The number of collisions involving bikes and e-bikes was already surging in Carlsbad when, in August 2022, two bikers were killed during a 10-day period. The City had issued an ordinance on e-bike safety a few months before, but the tragedies and an alarming 233% increase in collisions involving bike and e-bikes between 2019 and 2022 promoted greater action. City Manager Scott Chadwick declared a 6-month local emergency, which was ratified by the City Council at its next meeting. The emergency allowed the City flexibility to move quickly and focus resources on encouraging everyone to be safer on the road.
Some residents worried that the emergency declaration would lead to less access for bikes or more traffic. But Chadwick was able to reassure them. “We’re going to let the data guide us,” he said. And that is exactly what they did.
Immediately after declaring the emergency, the City began gathering and analyzing additional data on collisions. They created heatmaps to identify the most dangerous intersections, did a 5-year trend analysis, and set up tracking for the future. Armed with data and streamlined procurement processes as part of the emergency declaration, the City was painting key intersections and bike lanes with high-visibility green paint within two weeks. In fact, they moved so fast that they exhausted the supply of green paint in the region.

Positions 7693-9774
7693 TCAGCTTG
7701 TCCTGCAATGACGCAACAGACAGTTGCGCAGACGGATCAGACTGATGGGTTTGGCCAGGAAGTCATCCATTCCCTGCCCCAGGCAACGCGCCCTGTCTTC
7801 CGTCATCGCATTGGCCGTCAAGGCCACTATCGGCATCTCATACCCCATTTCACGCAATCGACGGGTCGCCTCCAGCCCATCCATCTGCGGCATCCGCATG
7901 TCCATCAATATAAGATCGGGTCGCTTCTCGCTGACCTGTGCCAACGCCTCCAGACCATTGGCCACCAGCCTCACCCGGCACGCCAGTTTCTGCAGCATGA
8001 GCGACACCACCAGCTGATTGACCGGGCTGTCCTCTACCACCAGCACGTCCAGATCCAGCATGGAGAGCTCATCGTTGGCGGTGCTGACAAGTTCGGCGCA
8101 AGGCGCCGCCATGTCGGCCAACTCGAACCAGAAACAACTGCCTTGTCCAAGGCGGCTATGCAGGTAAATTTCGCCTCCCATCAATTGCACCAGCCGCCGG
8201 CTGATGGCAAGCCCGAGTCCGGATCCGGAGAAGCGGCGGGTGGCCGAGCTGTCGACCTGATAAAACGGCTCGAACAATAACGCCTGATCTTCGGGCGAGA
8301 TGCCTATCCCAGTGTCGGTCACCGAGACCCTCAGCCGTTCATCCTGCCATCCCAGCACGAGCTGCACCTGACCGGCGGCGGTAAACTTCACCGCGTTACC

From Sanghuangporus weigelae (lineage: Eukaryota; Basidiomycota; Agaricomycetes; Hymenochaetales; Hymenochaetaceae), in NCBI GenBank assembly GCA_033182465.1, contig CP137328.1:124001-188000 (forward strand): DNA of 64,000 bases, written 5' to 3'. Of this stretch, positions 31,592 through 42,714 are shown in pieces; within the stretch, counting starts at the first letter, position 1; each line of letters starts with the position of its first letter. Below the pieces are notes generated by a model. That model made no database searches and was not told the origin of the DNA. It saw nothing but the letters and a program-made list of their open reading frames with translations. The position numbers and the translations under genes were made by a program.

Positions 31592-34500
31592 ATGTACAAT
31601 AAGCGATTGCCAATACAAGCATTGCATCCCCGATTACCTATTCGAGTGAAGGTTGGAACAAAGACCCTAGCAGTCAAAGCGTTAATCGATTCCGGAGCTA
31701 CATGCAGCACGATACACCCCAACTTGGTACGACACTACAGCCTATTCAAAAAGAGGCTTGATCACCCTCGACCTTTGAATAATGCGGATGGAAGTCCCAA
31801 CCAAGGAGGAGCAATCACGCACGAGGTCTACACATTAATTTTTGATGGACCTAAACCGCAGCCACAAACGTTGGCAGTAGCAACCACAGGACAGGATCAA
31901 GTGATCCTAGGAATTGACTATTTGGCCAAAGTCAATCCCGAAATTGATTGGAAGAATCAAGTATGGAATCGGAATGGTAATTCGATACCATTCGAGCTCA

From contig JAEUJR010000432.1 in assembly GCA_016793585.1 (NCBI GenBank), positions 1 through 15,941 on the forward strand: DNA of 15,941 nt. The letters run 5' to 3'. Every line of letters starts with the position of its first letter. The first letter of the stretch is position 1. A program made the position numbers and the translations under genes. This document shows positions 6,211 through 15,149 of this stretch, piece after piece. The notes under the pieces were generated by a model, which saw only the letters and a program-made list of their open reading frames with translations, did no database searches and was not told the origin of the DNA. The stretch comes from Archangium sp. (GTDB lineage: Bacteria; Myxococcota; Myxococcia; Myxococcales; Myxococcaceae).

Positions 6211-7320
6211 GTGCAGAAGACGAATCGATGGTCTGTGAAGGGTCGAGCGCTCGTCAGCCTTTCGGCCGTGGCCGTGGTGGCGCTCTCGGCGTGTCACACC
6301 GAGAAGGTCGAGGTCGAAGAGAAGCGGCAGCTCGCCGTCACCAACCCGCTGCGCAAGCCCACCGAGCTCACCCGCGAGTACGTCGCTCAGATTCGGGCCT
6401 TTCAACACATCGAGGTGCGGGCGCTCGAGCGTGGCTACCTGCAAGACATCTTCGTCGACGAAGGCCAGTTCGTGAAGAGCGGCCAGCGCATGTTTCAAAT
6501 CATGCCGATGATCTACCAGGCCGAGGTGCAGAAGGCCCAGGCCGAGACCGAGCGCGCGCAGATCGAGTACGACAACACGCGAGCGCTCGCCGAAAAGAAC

Within 30 days of the emergency declaration, the City had a full plan in place for improving street safety. The Safer Streets Together Plan seeks to change public behaviors and attitudes by focusing on education, engineering and enforcement. “It wasn’t just, ‘Here’s an emergency.’ The public saw real things happening in the first weeks and months and that’s how this has changed things so quickly,” Chief Innovation Officer David Graham said.
Six months after declaring an emergency, injury collisions across all transportation modes were down by 19% compared to the same time period in the previous year, and injury collisions related to bikes and e-bikes had decreased 13%. Graham points to qualitative measures of success as well – street safety yard signs and car window clings on display throughout the community, residents saying they are wearing helmets and slowing down, and the city’s partnerships with schools and bike organizations.
Because of the positive trends and evidence of behavior change, in March 2023 the City Council voted to extend the emergency declaration for a few more months. City staff hope that a year’s worth of data and analysis will help build a sustainable approach to traffic safety and that the early positive trends will become permanent.
The traffic safety emergency is not the first emergency that Carlsbad has tackled with data-driven decision making. It took a similar and equally successful approach during COVID. Hopefully the City won’t have cause for testing its emergency response again anytime soon, but having a well-honed system for collecting and analyzing data, and for innovating and tracking outcomes means that no matter what the future holds, Carlsbad will be well prepared to handle it.